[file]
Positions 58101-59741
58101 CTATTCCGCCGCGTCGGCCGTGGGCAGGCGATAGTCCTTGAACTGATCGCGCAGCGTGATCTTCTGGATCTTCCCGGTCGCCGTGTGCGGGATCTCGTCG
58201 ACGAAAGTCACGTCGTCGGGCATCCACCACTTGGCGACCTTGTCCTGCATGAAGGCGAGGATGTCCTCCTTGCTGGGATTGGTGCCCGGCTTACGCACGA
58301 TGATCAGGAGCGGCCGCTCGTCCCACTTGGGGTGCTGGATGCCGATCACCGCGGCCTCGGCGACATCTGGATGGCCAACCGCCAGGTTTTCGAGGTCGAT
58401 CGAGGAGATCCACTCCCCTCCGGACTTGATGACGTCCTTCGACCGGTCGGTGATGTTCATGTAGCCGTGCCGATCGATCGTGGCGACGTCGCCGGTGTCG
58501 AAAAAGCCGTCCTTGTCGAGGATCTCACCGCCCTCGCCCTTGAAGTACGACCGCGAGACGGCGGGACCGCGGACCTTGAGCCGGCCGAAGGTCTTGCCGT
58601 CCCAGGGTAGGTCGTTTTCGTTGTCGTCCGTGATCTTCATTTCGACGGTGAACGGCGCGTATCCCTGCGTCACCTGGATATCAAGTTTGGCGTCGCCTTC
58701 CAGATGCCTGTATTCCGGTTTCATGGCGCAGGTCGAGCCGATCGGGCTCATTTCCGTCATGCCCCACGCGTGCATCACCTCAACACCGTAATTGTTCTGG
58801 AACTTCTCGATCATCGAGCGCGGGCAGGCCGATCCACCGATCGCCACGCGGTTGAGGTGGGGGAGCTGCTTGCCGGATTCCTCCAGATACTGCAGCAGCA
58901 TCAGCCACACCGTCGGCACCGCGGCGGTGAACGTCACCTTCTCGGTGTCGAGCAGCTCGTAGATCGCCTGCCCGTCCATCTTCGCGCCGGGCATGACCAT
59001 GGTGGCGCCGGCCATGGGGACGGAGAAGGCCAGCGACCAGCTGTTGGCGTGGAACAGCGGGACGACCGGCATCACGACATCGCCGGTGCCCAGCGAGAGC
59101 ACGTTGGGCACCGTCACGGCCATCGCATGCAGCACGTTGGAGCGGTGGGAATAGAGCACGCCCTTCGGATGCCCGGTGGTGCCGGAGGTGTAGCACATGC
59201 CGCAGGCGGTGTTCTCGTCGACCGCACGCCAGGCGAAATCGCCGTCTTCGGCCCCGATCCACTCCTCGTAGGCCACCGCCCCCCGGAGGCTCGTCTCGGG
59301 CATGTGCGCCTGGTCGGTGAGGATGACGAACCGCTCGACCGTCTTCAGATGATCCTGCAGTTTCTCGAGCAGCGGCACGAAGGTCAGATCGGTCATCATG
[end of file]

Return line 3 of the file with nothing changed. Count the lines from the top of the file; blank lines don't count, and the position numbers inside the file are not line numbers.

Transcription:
58201 ACGAAAGTCACGTCGTCGGGCATCCACCACTTGGCGACCTTGTCCTGCATGAAGGCGAGGATGTCCTCCTTGCTGGGATTGGTGCCCGGCTTACGCACGA